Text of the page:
The Supreme Prosecutors’ Office Special Investigation Division’s (SID) investigation into files relating to Yu Chang Biologics Co (宇昌生技股份有限公司), now known as TaiMed Biologics Co (中裕新藥股份有限公司), allegedly involving Democratic Progressive Party (DPP) presidential candidate Tsai Ing-wen (蔡英文), could influence elections because of the political sensitivity of the issue, legal experts said.
Chinese Nationalist Party (KMT) lawmakers accuse Tsai of manipulating the National Development Fund’s (NDF) investments in TaiMed when she was vice premier in 2007. She served as the chairperson of the biotech company several months after she stepped down from her post in May 2007.
While the DPP has accused the KMT of using the case to smear Tsai and undermine her chances of winning the presidential election, Council for Economic Planning and Development Minister Christina Liu (劉憶如) on Wednesday said that the SID had a day earlier retrieved documents relating to the Yu Chang Biologics case.
According to Liu, the SID also took paperwork relating to two other companies — Taiwan Biopharmaceuticals Co (南華生技), which applied for NDF funding in 2005-2007, and TaiMed Biotech Fund (台懋生技創投), which applied for NDF funding in 2007-2008 — that the prosecution said could have links to the Yu Chang deal.
Taiwan Biopharmaceuticals Co was to be a pharmaceutical company founded in Taiwan by Tanox — a US-based biopharmaceutical company — chairperson Nancy Chang (唐南珊) and then-Euroc Venture Capital Co chairman Kao Yu-jen (高育仁) for the research and development of the TNX-355 drug.
TNX-355 is an anti-AIDS drug that may prevent HIV from breaching the immune system.
Officials familiar with the SID operation said the main point of the investigation was to clarify why the NDF refused Taiwan Biopharmaceuticals’ TNX-355 funding request, but provided funding to Yu Chang, which was importing and developing a similar drug from the US drug giant Genentech and later acquired Tanox in 2007.
The officials said another factor that raised suspicion was TaiMed Biotech Fund holding three seats on the board of directorate, while in terms of funding, TaiMed only invested NT$70 million (US$2.3 million), while Mega Bank invested NT$300 million, E.Sun Fund and China Synthetic Rubber Co both invested NT$200 million and Yi Tai Fund Co (宜泰投資股份有限公司) invested NT$330 million.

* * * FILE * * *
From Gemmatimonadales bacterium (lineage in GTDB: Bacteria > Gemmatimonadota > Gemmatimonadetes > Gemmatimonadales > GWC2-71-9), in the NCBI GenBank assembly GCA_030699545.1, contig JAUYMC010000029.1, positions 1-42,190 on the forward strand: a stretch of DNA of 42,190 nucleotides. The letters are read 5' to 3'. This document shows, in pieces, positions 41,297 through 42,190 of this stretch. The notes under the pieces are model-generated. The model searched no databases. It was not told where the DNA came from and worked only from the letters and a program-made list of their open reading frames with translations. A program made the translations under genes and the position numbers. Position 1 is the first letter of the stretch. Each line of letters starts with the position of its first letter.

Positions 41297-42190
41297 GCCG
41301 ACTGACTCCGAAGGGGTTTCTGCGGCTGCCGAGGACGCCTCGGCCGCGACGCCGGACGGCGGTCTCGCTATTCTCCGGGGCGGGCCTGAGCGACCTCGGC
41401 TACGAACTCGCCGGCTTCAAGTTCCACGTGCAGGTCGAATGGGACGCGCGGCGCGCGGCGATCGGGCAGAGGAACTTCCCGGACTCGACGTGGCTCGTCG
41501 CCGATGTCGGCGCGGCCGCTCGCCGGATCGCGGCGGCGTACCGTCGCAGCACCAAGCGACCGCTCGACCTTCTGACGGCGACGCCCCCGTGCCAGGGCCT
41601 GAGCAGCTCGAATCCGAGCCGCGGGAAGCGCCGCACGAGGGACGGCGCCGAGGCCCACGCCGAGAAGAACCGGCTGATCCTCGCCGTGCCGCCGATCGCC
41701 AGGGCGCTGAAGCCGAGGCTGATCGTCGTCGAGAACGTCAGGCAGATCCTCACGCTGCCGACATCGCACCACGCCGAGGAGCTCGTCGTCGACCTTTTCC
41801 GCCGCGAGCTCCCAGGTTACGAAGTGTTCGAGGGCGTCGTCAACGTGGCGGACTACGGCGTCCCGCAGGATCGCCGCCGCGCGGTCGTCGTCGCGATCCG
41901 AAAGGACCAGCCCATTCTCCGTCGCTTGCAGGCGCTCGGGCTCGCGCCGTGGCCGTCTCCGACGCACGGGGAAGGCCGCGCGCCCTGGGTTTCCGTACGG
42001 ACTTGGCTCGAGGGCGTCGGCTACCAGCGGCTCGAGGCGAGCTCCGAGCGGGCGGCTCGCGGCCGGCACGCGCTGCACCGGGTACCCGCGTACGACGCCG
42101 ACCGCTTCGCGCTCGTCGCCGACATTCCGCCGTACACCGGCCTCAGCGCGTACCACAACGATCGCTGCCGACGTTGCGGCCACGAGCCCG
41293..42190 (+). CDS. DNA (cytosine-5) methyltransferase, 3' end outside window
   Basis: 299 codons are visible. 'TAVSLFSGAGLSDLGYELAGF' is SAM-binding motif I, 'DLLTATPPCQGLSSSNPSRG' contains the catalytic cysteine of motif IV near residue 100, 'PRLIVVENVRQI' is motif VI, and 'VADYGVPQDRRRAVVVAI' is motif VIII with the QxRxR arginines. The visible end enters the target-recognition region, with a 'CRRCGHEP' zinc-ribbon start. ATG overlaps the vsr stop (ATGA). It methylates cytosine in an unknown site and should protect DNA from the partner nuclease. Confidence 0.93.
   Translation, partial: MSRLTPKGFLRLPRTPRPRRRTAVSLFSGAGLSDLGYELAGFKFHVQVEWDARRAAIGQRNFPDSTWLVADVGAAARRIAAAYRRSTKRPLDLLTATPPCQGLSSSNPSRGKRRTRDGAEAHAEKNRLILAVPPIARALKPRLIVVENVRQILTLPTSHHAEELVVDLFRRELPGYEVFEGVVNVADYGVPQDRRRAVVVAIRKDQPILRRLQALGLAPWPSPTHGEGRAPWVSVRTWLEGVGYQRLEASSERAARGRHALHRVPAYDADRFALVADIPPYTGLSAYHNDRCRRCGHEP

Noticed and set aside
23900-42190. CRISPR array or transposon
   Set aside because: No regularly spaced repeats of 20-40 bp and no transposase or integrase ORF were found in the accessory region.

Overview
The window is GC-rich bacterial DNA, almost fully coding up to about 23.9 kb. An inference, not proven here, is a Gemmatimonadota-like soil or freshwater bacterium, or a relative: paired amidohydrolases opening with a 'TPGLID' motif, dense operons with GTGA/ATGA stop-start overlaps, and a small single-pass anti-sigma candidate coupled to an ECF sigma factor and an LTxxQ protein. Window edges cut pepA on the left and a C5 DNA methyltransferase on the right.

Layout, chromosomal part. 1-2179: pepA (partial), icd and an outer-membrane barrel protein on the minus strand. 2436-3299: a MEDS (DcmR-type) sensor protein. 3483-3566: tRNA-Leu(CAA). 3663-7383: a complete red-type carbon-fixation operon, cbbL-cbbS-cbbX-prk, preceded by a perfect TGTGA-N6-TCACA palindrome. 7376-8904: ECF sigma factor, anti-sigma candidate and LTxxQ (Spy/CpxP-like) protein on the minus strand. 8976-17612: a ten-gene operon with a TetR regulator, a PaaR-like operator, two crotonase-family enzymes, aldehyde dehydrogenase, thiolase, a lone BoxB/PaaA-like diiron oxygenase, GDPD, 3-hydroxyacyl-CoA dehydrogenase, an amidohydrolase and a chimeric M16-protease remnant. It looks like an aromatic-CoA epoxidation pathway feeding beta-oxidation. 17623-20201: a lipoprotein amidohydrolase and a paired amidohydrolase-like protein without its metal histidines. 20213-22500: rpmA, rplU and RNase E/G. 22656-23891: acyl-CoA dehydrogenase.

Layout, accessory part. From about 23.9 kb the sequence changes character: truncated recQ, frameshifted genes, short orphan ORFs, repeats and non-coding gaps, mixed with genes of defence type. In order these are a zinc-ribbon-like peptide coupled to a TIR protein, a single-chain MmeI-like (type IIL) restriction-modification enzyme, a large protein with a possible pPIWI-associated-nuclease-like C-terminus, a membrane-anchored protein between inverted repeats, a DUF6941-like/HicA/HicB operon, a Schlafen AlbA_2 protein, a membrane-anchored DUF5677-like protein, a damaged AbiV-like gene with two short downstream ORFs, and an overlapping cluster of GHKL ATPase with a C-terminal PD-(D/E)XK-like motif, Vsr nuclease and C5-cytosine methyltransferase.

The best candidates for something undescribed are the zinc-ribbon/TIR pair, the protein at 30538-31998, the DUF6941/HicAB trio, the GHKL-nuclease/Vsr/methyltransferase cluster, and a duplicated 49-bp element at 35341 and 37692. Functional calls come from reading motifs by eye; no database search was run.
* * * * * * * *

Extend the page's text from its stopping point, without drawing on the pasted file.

Officials asked how TaiMed received three seats while investing the least amount of money, adding that the SID aimed to clarify whether the TaiMed Biotech Fund’s application was eligible under the Biotech and New Pharmaceutical Development Statute (生技新藥產業發展條例), why the NDF approved an investment of NT$875 million in TaiMed Biotech Fund and whether the funding process of the NDF’s investment in Yu Chan was legal.
The SIP said yesterday it would handle the case strictly according to the law.
“We are colorless, neither blue nor green,” SIP spokesman Chen Hung-ta (陳宏達) said in response to press queries on the SIP’s move on Tuesday.
“Seizing the relevant files is necessary to collect all the evidence, prevent it from being destroyed or forged, and allow the truth to be discovered later,” Chen said, but stopped short of saying the SIP has officially launched a probe into the case.
Both the KMT and DPP have exchanged rhetorical fire over the issue, which has flared up just one month before the Jan. 14 presidential election.
Commenting on the case, former Taipei District Court Judge Wu Meng-liang (吳孟良) said that since the SIP’s decision to seize the documents has been reported by media and hence made known to the public, even if the documents were only taken to safeguard them, this could still impact on voters, especially those who are neutral.
Lawyer Hsu Wen-pin (許文彬) said an SIP investigation into a politically sensitive case, especially one that concerned a presidential candidates, should be like “a swimming duck” — quiet and serene on the surface, while working hard unseen, and not publicizing any aspect of the investigation.
“Otherwise, it would be hard [for the public] not to suspect the judiciary system is intervening in the elections,” Hsu said.
Former Executive Yuan administer without portfolio Hsu Chih-hsiung (許志雄), said he found the timing of the SID’s move suspicious.
He said the Yu Chang case did not just happen today, adding that investigations by prosecution units would not normally make such large movements in the run-up to elections.
“Does the SIP have to be so hasty? One can’t help but find it suspicious,” he said.
The SIP is directed by Prosecutor-General Huang Shyh-ming (黃世銘), said Hsu, adding that since Huang was once a politically-appointed deputy minister of justice, “whether the prosecution units would have any independence during the investigation also comes under question.”
Additional reporting by Lin Chun-hung, Chen Mei-ying and CNA
Translated by Jake Chung, Staff Writer
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